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SANEF mourns the death of veteran Journalist and author, James Clarke

Veteran Journalist and author, James Clarke, died aged ninety on Friday, May 17, after an earlier stroke developed complications.

Peter Sullivan, retired Star Newspaper editor described James Clarke as a “humorous columnist, a fine conservationist, and one of South Africa’s first environmental activist”.

Born in London and educated in Staffordshire, he started his career as a tea boy on a Birmingham daily newspaper. “There he broke so many cups they made him a reporter,” according to Clarke in his humorous blog.

After causing much mischief as a journalist in England, Clarke came to South Africa in 1955 as a reporter for The Star in Johannesburg. In 1961 he covered the Sharpeville Massacre and got in trouble with the police. He fled with his family to New Zealand where he became news editor of that country’s largest newspaper, NZ Truth.

He became homesick for South Africa and returned. He became the news editor of The Star. He later became interested in natural history, geology, energy, and cultural history authoring several books in those areas.

He also became famous for his longest-lived newspaper humour column, Stoep Talk. He authored more than twenty books, from the 1968 bestseller “Man is the Prey” – a personal investigation into the methods and motives of man-eaters and man-killers – to taking editors cycling each year on the “Tour de Farce” and authoring a book called “Blazing Saddles – The Truth Behind the Tours de Farce.” Clarke also co-founded the Endangered Wildlife Trust (EWT).

Sullivan said: “With The Star’s help he created sufficient public protest to stop the National Party government from mining the Kruger Park and putting a railway through it. He was much loved, and he will be sorely missed.”

Clarke also developed a particular interest in environmental matters, palaeo-anthropology – the study of man’s origins – and accompanied on field expeditions with some of the great names in palaeo-anthropology – Raymond Dart, Phillip Tobias, Richard Leakey, James Kitching and Washington University’s Glenn Conroy.

Hopewell Radebe former student of Clarke said: “As an Argus School of Journalism cadet in 1994, Clarke was the first senior journalist to predict that environmental and climate change reporting would be a niche craft for journalism at the turn of the century.”

“He talked about water shortage and prolonged droughts. He also warned that while journalists will cover a natural disaster at least once in their lifetime, our generation will soon frequently report depressing environmental disaster-related stories on climate change,” Radebe said adding that Clarke was an insightful and knowledgeable journalist.

George Claassen professor in science communication and media ethics at the Department of Journalism, Stellenbosch University said Clarke was an example of what the force journalism can be to make the public aware of why knowledge of science is imperative to understand our world.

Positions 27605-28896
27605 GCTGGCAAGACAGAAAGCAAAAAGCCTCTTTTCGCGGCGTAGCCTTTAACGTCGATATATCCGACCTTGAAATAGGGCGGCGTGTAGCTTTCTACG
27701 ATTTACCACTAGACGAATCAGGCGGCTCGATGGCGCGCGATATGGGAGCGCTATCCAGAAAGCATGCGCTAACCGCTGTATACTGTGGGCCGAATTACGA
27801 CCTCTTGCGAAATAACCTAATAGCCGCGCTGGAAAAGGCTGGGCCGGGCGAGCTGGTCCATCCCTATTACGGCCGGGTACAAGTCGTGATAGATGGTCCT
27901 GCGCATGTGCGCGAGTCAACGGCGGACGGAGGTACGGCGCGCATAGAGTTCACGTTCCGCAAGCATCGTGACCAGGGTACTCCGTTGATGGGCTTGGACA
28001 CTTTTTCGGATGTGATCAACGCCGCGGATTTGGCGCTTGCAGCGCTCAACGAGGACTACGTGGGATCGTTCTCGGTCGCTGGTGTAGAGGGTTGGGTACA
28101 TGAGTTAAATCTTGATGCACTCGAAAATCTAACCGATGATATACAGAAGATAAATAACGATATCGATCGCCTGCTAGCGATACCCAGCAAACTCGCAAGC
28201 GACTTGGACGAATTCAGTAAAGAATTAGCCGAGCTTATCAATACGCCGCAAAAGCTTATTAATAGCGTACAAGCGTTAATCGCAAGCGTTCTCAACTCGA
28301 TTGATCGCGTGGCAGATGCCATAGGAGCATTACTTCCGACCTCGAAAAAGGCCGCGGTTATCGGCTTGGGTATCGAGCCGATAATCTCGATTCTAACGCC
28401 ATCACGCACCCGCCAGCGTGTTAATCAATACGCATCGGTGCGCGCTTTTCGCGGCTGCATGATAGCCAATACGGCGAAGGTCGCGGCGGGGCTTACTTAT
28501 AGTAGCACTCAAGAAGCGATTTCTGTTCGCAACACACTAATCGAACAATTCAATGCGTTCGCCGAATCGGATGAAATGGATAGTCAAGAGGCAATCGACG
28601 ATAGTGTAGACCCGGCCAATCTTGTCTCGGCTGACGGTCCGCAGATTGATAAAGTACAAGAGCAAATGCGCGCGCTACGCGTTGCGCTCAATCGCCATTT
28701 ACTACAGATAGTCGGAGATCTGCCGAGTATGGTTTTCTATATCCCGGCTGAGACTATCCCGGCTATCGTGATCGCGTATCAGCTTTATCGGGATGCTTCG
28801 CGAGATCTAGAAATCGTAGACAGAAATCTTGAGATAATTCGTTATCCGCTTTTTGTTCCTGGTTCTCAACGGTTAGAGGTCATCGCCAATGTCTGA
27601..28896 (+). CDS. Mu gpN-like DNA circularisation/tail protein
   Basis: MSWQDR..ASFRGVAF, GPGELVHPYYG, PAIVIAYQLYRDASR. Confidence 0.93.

“When we presented the first science journalism short course at Stellenbosch University’s journalism department in 1994, James Clarke was one of our keynote speakers on climate change and environmental journalism with Ellen Ruppel Shell of Boston University, one of the doyennes in science journalism,” Claassen said.

He said Clarke was a leader in the field and in its good old days of excellent journalism, The Star gave him a platform to educate the readers about the dangers of neglecting the protection of the environment.

“A great pioneer in science journalism, a tragedy that his pursuit of quality science reporting is now neglected so much. Where are the leading South African environmental reporters besides Elise Tempelhoff and Jorisna Bonthuys?”

Claassen said it was time to establish an environmental reporters benchmarked on James Clarke’s example, and to give science journalism its rightful place in our media. The politics of the future will centre around science.

SANEF extends its heartfelt condolences to her family, friends, and the entire media fraternity during this time of deep loss.

Note to Editors:

The South African National Editors’ Forum (SANEF) is a non-profit organisation whose members are editors, senior journalists, and journalism trainers from all areas of South African media. We are committed to championing South Africa’s hard-won freedom of expression and promoting quality, ethics, and diversity in the South African media. We promote excellence in journalism by fighting for media freedom, writing policy submissions, research, and education and training programmes. SANEF is not a union.

For more information, please contact:

Sbu Ngalwa – SANEF Chairperson (073) 404-1415

Nwabisa Makunga – SANEF Deputy Chairperson (082) 555-1972

Dr. Glenda Daniels – SANEF Secretary-General (083) 229-9708

Tshamano Makhadi – Treasurer-General (082) 223-0621

Makhudu Sefara – SANEF Media Freedom Chair (079) 177-2134

Katy Katopodis – SANEF Wellness and Safety Chair (082) 805-7022

Judy Sandison – SANEF KZN Convenor (082) 571-3334)

Rochelle De Kock – SANEF Eastern Cape Convenor (072) 969-8028

Reggy Moalusi – SANEF Executive Director (071) 682-3695

Twitter: @SAEditorsForum

Email: [email protected]

Website: www.sanef.org.za

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